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Old 07-11-2008, 09:04 PM   #261
Erick Mead
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Dojo: Big Green Drum (W. Florida Aikikai)
Location: West Florida
Join Date: Jun 2005
Posts: 2,617
Re: Aikido™ and Aiki…do. Where are we at?

Rob Liberti wrote: View Post
Interesting talk. I don't think many people would get it to any level of depth until they can makes sense of some of the phrases used ... steal by means of kinesthetic perception in ukemi 20-30 years ... kinesthetic percetion with such people as your ukes ... about 10-15 years ...

- Actually train "central equilibrium" directly ... forces being mentally managed by means of intentions ... about 1-5 years of that kind of thing.

... To do this I had to work at learning to "feel" my body into proper structure ... To "just feel" I have had to really let go of the idea of "control" and of the ideas of "attachment to outcome".
May I point out, your progression depended on being able to "not think" and to "feel" accurately. There is no basis in your experience to judge that the progression of your experience and its deepening can be so trivially short-circuited - because you are building on a foundation. Also, it cannot be said that thinking about feeling as it occurred necessarily helped. It may even get in the way. Thinking is best when reflective and projective.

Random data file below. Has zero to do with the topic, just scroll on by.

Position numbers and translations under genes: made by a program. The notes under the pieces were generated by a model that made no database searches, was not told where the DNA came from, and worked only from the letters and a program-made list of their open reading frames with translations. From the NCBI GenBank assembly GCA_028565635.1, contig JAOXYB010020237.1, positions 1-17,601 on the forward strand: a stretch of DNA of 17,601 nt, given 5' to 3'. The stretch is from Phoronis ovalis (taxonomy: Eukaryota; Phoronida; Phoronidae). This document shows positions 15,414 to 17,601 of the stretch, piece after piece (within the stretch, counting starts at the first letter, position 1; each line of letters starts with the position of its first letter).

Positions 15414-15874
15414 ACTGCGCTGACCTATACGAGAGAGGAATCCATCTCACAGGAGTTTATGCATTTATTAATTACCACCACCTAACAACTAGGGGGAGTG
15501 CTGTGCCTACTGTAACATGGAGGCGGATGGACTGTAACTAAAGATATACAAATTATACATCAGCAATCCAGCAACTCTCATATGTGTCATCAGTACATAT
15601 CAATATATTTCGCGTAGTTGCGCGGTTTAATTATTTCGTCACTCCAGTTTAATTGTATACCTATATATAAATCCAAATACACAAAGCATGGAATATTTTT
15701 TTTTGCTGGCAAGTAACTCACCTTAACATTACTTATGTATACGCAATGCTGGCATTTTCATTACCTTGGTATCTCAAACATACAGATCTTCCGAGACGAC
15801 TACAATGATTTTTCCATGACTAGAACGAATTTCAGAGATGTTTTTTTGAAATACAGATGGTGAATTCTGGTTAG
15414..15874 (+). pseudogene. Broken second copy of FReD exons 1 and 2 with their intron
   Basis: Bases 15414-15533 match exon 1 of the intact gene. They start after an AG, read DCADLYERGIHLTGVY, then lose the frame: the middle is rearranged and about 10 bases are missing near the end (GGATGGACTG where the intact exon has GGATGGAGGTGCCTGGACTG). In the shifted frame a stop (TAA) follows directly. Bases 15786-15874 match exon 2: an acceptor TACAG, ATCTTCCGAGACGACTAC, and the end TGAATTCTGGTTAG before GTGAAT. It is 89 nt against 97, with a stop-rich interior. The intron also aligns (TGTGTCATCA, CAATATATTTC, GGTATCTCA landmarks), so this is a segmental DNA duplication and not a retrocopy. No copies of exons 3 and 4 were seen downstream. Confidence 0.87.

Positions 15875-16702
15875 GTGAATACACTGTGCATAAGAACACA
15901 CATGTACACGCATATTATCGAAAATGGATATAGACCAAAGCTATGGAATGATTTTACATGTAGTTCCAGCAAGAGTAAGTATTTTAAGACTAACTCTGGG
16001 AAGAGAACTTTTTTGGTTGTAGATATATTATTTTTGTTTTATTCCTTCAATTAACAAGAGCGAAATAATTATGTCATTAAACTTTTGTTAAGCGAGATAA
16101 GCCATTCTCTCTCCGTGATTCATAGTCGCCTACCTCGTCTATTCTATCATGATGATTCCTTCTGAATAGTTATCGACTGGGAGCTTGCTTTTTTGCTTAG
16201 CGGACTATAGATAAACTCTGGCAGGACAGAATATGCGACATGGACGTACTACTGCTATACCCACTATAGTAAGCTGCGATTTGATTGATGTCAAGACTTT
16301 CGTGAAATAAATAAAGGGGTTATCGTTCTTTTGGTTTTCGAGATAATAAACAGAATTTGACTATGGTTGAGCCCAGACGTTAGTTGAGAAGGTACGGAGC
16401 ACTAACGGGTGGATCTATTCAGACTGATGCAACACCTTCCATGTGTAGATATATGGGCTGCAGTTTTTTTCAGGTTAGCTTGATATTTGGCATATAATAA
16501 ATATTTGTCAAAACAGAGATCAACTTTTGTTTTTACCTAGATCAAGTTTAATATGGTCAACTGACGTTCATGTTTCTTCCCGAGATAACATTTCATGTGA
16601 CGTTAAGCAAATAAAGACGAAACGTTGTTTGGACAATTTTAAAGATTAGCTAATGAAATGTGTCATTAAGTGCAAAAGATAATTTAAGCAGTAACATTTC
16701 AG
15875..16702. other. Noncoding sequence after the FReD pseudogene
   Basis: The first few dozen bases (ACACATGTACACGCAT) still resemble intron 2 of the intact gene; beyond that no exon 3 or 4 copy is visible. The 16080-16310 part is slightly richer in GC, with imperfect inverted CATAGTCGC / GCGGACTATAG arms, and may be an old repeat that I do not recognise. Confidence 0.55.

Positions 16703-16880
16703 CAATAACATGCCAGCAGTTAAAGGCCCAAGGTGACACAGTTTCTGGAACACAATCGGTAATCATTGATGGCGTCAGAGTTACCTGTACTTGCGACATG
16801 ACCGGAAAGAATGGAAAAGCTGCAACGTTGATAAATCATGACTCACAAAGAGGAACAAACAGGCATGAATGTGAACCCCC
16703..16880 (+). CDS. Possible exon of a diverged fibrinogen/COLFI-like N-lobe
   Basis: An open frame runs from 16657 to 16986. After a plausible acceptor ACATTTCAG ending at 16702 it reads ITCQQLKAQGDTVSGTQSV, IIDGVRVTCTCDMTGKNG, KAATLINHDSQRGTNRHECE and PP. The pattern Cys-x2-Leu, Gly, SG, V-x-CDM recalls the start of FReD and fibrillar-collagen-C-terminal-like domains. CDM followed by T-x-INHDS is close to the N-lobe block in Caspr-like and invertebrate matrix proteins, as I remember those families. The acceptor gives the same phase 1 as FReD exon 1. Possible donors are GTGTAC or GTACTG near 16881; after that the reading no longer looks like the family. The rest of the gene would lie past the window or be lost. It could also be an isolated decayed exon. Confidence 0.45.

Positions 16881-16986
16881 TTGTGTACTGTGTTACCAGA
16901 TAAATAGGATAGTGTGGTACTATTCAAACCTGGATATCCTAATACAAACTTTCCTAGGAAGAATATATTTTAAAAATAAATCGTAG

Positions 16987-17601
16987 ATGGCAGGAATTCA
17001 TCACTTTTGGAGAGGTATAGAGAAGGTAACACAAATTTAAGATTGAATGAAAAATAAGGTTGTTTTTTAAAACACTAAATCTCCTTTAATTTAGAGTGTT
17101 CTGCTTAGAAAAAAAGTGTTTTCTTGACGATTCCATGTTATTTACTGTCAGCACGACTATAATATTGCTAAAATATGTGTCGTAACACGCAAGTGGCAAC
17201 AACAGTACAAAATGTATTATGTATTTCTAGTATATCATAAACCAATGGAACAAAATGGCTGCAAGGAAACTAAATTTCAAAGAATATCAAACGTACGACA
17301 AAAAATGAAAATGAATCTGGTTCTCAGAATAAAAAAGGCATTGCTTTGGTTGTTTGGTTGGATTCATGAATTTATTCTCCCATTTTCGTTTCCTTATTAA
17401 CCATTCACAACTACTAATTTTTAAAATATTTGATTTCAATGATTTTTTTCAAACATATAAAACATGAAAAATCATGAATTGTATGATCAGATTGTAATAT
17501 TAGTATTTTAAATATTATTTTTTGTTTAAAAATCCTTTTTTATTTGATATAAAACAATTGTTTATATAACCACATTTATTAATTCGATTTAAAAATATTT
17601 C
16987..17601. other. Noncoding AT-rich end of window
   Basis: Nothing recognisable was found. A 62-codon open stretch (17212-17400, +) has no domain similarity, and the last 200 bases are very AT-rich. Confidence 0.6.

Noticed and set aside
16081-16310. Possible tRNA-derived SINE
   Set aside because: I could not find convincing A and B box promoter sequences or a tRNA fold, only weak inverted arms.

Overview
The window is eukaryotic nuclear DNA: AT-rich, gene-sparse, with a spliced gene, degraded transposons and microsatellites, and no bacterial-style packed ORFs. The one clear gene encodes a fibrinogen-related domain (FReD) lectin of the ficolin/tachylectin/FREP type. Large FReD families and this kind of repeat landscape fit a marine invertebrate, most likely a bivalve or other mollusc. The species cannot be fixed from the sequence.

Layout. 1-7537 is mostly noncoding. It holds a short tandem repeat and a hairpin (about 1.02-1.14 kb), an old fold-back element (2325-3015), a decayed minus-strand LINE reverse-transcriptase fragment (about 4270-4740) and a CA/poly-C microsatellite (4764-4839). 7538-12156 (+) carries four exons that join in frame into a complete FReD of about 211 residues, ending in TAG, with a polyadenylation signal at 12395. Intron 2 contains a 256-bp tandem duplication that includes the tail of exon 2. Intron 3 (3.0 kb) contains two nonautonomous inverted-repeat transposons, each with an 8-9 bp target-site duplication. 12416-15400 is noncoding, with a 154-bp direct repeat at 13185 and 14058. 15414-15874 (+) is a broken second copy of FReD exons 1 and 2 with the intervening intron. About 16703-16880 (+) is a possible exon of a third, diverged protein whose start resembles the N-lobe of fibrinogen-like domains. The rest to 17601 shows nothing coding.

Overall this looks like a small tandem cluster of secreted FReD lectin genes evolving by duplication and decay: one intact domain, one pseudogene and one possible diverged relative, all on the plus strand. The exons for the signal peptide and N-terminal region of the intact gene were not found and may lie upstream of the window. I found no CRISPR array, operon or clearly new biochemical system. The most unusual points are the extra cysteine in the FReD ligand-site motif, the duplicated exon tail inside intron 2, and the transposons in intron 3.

Speaking from experience as a pilot as well as from aikido specifically, there is A LOT of learning to be able to relax into riding the dynamic, rather than making the dynamic happen. The first action of control is always OVER-control. Control advances by iterated reduction of compensating (and usually opposing) errors. Competent control occurs when the error range is too small and fast for conscious control and the cerebellum gradually takes over.

The cerebral brain must think -- it is what it does, so give it proper, precise names and concepts to think about, for analyzing after action occurs, and get it OUT of the business of thinking about feeling AS it occurs. That's crosswired, and counterproductive. Getting accurate concepts for the cerebral brain to assess training and plan refined training is at least as important as proper attention to accurate feeling of the magnitude and direction of various forms of error.


Erick Mead
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